According to the Australian Medicines Handbook (AMH), Valproate is indicated for primary generalised epilepsy and simple and complex focal (partial) seizures.
Valproate is an antiepileptic, or drug that prevents seizures. It is believed that Valproate works in cases of epilepsy by inhibiting nerve signals.
If you are a female of childbearing age, make sure that you talk to your doctor about the risks associated with taking Valproate during pregnancy.
How do I take it?
Valproate comes in tablet, oral liquid, and injectable forms.
The AMH lists common side effects for Valproate including dizziness, drowsiness, impaired memory, nausea, vomiting, increased appetite, weight gain, tremors, hair thinning or loss, and, in women, abnormal menstrual cycle and elevated male sex hormones.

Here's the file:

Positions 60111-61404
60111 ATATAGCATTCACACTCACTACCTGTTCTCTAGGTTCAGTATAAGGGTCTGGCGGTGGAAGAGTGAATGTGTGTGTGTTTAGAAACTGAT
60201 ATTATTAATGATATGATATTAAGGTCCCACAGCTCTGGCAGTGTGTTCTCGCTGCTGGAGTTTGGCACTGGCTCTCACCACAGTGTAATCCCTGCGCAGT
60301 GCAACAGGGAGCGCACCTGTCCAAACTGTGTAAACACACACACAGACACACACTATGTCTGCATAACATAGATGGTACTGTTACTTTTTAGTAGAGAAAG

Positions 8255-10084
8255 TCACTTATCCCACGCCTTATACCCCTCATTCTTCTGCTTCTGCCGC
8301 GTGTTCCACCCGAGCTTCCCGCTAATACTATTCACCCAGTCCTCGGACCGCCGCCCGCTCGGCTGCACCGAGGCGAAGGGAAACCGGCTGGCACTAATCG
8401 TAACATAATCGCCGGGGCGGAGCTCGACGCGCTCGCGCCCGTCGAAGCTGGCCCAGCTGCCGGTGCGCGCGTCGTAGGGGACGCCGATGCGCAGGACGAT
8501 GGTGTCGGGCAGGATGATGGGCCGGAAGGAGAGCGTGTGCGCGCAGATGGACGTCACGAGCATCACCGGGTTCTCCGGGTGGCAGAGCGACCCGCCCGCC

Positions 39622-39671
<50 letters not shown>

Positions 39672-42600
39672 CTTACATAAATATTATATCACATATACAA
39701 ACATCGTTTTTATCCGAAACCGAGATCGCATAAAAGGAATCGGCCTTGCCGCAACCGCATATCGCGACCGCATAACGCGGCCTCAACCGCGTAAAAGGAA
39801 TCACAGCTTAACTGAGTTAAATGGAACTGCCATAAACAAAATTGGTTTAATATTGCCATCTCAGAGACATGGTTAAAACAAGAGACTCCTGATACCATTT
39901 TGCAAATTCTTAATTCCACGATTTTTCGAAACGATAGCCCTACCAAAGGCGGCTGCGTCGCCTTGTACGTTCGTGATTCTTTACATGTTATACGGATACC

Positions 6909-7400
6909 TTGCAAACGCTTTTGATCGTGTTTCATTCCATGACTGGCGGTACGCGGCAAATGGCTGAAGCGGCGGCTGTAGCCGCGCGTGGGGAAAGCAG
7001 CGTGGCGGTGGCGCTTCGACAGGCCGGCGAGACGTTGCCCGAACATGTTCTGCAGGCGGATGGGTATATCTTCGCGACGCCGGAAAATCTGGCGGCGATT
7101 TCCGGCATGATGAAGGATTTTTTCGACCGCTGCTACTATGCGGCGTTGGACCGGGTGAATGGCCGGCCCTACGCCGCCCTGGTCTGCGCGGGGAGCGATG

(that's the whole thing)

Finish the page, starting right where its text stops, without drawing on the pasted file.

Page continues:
Rare but serious side effects listed for Valproate include blood cell disorders, liver failure, pancreatitis, parkinsonism, kidney damage, bone fracture, hypothermia, fluid build-up around the lungs, and Stevens-Johnson syndrome (a potentially life-threatening disorder of skin and mucous membranes).
Information was sourced from:
The Australian Medicines Handbook